Krsta Kovačević (Serbian Cyrillic: Крста Ковачевић; 1877—January 30, 1948), known as Krsta Trgoviški (Крста Трговишки), was a Serbian Chetnik commander that was active in Old Serbia and Macedonia during the Macedonian Struggle (1903–08), then participated in the Balkan Wars (1912–13) and World War I (1914–18). In Bulgaria he is considered a Bulgarian renegade who switched sides, i.e. (sic) Serboman.
|Nickname(s)||Krsta Trgoviški, Krsta Preševski (Крста Прешевски)|
Trgovište, Preševo kaza, Kosovo Vilayet, Ottoman Empire (now Serbia)
|Died||January 30, 1948 (aged 69)|
Preševo, Yugoslavia (now Serbia)
|Years of service||1903–24|
World War I
Kovačević was born in the village of Trgovište in the Pčinja region, which at the time was administratively part of the Preševo kaza (administrative region) of the Kosovo Vilayet in the Ottoman Empire (now located in Serbia). He was a blacksmith in his birth village until 1900, when he murdered an Ottoman soldier who beat up his younger brother Spiro. He fled to the Principality of Bulgaria where he worked as a labourer on the railways in Sofia.
Kovačević was soon noticed by the pro-Bulgarian Internal Macedonian Revolutionary Organization (IMRO), which recruited him into the organization. He was initially part of the četa (band) of general Ivan Tsonchev, where he became best friends with Krastyo Lazarov, the later IMRO commander of Kumanovo. At the time of the Ilinden Uprising (1903) he was part of the band of IMRO commander of Skopje, Nikola Pushkarov, at which time he used his experience as a railway worker to blow up the rail near the village of Novačani. After Pushkarov's withdrawal, Kovačević joined the band of Todor Panitsa whose band after several unsuccessful skirmishes was forced to take shelter in Vranje, in the Kingdom of Serbia. There, Kovačević befriended Živojin Rafajlović, and determined to join the newly self-organized Serbian Chetnik Organization, thus he left the Bulgarian organization which had up until then had many Serbian fighters in its ranks (as there was no self-organized Serbian organization prior to 1904).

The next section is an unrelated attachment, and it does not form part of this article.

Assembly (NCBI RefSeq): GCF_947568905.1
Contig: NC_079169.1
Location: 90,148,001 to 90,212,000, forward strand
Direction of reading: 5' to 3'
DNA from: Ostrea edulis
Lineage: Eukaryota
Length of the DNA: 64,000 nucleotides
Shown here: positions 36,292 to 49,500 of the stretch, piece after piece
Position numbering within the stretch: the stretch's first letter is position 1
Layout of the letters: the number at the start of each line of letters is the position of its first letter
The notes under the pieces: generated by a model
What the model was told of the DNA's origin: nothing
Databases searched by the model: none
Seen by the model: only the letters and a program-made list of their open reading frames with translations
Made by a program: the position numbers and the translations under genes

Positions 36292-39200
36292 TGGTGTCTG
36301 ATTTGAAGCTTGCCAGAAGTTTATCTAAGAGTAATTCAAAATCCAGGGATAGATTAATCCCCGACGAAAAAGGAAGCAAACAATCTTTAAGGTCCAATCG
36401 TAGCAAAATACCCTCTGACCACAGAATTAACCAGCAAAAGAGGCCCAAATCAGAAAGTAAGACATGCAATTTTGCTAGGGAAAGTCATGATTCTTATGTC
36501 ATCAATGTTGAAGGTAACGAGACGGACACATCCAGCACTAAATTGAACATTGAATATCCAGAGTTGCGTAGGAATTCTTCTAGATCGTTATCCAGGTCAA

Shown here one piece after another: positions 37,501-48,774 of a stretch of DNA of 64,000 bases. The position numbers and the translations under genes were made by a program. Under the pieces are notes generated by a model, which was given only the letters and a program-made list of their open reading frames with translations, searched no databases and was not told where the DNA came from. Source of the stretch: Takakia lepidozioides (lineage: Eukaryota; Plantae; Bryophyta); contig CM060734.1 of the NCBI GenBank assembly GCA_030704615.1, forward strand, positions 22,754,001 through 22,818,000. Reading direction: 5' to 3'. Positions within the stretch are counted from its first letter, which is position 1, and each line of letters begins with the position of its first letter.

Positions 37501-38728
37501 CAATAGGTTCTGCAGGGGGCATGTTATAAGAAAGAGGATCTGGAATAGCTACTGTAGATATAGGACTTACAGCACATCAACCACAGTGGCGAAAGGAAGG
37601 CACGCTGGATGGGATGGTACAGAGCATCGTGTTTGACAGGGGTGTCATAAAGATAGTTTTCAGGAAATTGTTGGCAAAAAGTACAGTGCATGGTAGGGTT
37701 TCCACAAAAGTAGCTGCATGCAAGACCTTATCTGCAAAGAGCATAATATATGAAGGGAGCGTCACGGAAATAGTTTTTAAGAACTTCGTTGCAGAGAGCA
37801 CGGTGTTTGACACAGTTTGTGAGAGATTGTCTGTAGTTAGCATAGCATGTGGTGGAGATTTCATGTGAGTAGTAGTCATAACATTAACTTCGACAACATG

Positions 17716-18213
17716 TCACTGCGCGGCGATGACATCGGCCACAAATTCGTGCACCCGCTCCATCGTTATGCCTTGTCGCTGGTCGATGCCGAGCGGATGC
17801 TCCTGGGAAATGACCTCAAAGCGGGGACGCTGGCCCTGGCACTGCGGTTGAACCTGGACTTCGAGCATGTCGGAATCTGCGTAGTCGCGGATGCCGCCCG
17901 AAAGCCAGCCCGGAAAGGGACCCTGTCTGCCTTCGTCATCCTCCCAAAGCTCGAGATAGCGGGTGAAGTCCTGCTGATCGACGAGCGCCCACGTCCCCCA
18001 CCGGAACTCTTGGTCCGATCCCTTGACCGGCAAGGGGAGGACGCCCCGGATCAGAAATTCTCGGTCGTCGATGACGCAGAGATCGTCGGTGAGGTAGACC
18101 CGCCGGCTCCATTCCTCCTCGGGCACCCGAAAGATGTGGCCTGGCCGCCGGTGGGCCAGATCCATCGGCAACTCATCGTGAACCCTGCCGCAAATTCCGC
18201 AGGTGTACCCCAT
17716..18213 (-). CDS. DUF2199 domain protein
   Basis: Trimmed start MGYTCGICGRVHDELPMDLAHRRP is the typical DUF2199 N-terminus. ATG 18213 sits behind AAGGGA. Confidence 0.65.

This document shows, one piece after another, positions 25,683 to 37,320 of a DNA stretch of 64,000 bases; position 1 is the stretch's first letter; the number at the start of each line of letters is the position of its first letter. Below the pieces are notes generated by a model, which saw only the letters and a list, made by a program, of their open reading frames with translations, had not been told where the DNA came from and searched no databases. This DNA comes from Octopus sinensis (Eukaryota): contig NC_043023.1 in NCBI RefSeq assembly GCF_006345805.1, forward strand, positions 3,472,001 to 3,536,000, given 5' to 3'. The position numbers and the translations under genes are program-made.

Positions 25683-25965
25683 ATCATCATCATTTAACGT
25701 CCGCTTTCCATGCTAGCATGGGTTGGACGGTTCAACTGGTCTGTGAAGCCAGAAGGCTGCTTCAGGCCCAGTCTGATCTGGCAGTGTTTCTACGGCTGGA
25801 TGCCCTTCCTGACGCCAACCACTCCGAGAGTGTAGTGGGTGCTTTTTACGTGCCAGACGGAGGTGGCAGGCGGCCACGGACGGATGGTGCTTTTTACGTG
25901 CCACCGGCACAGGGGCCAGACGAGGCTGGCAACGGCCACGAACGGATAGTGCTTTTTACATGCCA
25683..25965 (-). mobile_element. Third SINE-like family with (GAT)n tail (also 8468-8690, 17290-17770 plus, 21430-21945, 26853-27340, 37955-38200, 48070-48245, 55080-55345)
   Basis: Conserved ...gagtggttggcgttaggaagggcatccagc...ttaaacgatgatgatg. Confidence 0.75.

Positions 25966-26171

In 1904, Kovačević was awarded the title of vojvoda, and he commanded several notable fighters who later became commanders themselves, such as Vojislav Tankosić and Vojin Popović-Vuk. After the Young Turk Revolution (1908), he lived a peaceful life in Preševo until 1909, when he discovered just in time that the Turks sought to murder him, which made him leave for the woods.
First Balkan WarEdit
World War IEdit
Kovačević participated in World War I as well, alongside six of his brothers and cousins. He independently led his band through Albania in 1915–16, and participated in the breakthrough of the Salonika Front.
In 1924 he led a band that pursued the band of Vancho Mihailov and bands of Albanian kachaks. During the German occupation of Serbia (1941–44) he lived secretly in Leskovac. He died in 1948, in Preševo.
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